Belmo Sun 03-Jun-12 11:57:29

I would say I'm a bit aware of the dangers of CO poisoning, I know it can make you sick/dizzy and/or kill you, but I don't know how common it is and don't know anyone who's ever experienced it.
I don't have a CO alarm at home, have been meaning to for ages, might get one this weekend!
I don't do anything differently on holiday, am generally careful, would never cook in a tent etc but don't really know what else I should be doing.
I think the signs of CO posoning are feeling sick and dizzy but not sure I would recognise it. Can see why taking an alarm on holiday would be a good idea.
Yes to more information.

glitch Sun 03-Jun-12 11:04:49

How aware are you of the dangers of CO poisoning?
I am aware of the risk.
Do you take any precautions to prevent CO poisoning in your own home?
I have an alarm in my house.
How about on holiday, do you take the same level of care in tents/caravans/self catering accommodation as you do in your own home? Do you have some kind of safety checklist?
I don't do anything when we go on holiday.

What do you think the signs of CO poisoning are?
I'm not really sure, headaches, dizzyness perhaps.
Would you be able to recognise these signs?
I'm not certain what the signs are.
Would you/do you take a CO alarm on holiday with you?
I don't take one with me. Perhaps it is something I should do in future.

Would you like more information on how to prevent CO poisoning in your own home or when on holiday?
Yes
What information would you like and how would you like this information to be available?
Signs of co poisoning, perhaps a leaflet or online but short points not reams of info.

I am aware of the dangers of CO poisoning. We live in a rental property and a while ago had a gas safety check where they condemned our gas hob! Was quite scary to think it could have potentially caused us some serious harm. I was in the early stages of pregnancy at the time. We've since bought a CO alarm for our flat now.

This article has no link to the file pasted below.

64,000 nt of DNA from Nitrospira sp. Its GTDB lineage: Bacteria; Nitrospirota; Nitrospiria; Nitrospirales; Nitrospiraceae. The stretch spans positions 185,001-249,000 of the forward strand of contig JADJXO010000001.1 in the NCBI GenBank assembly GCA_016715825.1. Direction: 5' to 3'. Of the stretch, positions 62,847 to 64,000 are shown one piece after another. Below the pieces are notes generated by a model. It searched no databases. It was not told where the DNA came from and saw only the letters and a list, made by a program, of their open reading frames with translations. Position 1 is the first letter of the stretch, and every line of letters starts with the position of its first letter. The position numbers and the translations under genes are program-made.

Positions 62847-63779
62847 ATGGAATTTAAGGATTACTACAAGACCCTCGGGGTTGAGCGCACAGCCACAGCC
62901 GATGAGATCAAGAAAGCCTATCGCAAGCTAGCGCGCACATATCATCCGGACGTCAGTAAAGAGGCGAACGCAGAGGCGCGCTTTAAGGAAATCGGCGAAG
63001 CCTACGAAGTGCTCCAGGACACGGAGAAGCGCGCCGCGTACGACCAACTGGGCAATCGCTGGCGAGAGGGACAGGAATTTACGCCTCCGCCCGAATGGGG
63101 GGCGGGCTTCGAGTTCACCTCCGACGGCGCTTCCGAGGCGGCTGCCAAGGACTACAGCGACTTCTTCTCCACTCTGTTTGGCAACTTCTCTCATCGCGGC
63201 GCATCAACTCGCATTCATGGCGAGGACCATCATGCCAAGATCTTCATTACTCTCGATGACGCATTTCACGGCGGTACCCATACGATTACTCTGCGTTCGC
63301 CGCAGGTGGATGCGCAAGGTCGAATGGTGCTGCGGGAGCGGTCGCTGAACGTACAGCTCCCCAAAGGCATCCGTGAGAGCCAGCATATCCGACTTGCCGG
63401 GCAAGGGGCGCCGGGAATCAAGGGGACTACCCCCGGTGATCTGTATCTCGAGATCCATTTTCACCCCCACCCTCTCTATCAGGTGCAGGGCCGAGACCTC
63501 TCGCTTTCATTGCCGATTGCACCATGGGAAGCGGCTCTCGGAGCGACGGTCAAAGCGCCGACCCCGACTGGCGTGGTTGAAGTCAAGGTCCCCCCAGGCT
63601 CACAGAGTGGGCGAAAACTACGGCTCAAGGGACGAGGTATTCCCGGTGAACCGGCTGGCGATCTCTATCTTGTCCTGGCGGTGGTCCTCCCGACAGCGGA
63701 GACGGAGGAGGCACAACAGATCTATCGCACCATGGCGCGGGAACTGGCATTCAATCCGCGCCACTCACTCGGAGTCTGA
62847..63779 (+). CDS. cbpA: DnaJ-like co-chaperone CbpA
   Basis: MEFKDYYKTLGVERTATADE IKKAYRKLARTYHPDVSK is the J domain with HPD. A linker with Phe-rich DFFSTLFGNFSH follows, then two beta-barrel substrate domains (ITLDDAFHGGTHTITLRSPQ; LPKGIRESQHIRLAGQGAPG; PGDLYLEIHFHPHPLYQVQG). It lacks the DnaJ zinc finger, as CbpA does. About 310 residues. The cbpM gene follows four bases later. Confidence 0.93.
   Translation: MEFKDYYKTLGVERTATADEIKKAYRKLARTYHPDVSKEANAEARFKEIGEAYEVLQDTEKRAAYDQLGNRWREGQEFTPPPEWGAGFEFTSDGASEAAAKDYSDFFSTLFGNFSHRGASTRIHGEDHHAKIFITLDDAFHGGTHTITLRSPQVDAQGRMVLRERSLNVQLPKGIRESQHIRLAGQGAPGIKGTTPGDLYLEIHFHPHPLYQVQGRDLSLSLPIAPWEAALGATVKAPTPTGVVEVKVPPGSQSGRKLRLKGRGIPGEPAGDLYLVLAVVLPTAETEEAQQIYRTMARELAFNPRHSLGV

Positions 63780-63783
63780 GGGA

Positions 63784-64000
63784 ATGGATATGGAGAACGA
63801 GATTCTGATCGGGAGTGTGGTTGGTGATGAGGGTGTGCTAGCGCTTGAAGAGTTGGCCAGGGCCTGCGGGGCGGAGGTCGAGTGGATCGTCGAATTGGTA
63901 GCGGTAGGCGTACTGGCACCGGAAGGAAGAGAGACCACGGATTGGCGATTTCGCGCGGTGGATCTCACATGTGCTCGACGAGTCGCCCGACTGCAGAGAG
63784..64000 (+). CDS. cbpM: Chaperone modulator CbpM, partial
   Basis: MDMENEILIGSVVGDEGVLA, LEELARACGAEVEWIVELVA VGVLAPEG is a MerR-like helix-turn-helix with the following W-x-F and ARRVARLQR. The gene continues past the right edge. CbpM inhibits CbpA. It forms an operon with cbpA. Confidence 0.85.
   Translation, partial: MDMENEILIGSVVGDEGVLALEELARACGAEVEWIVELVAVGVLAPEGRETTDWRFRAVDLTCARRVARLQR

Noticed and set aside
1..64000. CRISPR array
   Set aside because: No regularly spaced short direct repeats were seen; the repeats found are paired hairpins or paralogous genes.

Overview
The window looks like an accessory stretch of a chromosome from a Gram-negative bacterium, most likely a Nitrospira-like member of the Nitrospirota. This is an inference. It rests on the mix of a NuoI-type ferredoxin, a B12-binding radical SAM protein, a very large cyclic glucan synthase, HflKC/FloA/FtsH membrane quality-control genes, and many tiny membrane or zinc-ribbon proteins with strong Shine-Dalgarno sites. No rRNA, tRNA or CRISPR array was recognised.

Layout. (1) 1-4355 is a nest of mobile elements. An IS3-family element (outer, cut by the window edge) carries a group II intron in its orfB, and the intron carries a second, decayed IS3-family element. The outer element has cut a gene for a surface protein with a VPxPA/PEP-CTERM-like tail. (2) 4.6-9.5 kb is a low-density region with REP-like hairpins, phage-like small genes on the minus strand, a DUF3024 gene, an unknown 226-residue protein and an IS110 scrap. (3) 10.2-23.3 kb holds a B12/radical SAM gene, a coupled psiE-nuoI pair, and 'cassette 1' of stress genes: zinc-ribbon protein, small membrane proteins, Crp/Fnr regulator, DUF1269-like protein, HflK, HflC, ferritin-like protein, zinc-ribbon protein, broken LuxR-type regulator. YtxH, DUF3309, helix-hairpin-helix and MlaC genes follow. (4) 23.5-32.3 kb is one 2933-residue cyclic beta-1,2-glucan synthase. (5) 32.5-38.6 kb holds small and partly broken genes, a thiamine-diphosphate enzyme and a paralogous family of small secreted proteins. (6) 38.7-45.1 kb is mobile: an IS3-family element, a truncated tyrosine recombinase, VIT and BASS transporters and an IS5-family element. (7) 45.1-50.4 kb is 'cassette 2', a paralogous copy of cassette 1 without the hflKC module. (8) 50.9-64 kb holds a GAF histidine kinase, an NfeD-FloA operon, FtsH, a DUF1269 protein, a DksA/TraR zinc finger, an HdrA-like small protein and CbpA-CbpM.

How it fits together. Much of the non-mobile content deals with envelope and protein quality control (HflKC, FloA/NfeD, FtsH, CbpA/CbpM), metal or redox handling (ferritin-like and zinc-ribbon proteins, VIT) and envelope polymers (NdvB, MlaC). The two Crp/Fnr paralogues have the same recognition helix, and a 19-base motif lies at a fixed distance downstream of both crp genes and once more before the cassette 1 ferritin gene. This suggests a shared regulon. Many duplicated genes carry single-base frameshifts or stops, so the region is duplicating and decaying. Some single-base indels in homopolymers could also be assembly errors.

Interestingly and scarily though, I've never even thought about it when going on holiday! It's a really good issue to raise and something I'll definitely think about.

I think the signs of CO poisoning are drowsiness/falling asleep, headaches, feeling generally unwell. I worry though that you wouldn't really notice/see the signs until it was too late. If I had an alarm I'd definitely take it on holiday (if possible).

And also about education for families of this topic:
Would you like more information on how to prevent CO poisoning in your own home or when on holiday? YES
What information would you like and how would you like this information to be available? Online info/Q&A

Jinsei Sat 02-Jun-12 09:01:53

How aware are you of the dangers of CO poisoning?
Somewhat aware, but not very knowledgeable.

Do you take any precautions to prevent CO poisoning in your own home?
We have an alarm which I bought after reading a thread on MN, but that's all really. Not sure what other precautions I could take, but will have a read of this thread later!

How about on holiday, do you take the same level of care in tents/caravans/self catering accommodation as you do in your own home? Do you have some kind of safety checklist?
No and no. blush Though I did notice an alarm in the caravan we rented last year.

If so, what steps do you take towards protecting you and your family from CO poisoning?
None blush

What do you think the signs of CO poisoning are?
I think drowsiness is one, and nausea. Not sure what else.

Would you be able to recognise these signs?
Wouldn't necessarily link them to CO poisoning. sad

Would you/do you take a CO alarm on holiday with you?
I haven't ever done this, but yes, I would probably do it from now on.

Would you like more information on how to prevent CO poisoning in your own home or when on holiday?
Yes, definitely.

What information would you like and how would you like this information to be available?
More general info about the risks, effects and precautions we should take - I feel very ignorant at the moment. Not sure how I'd want it, but I think lots of people lack awareness of this, so some sort of public awareness campaign is needed. And perhaps more regulation as well?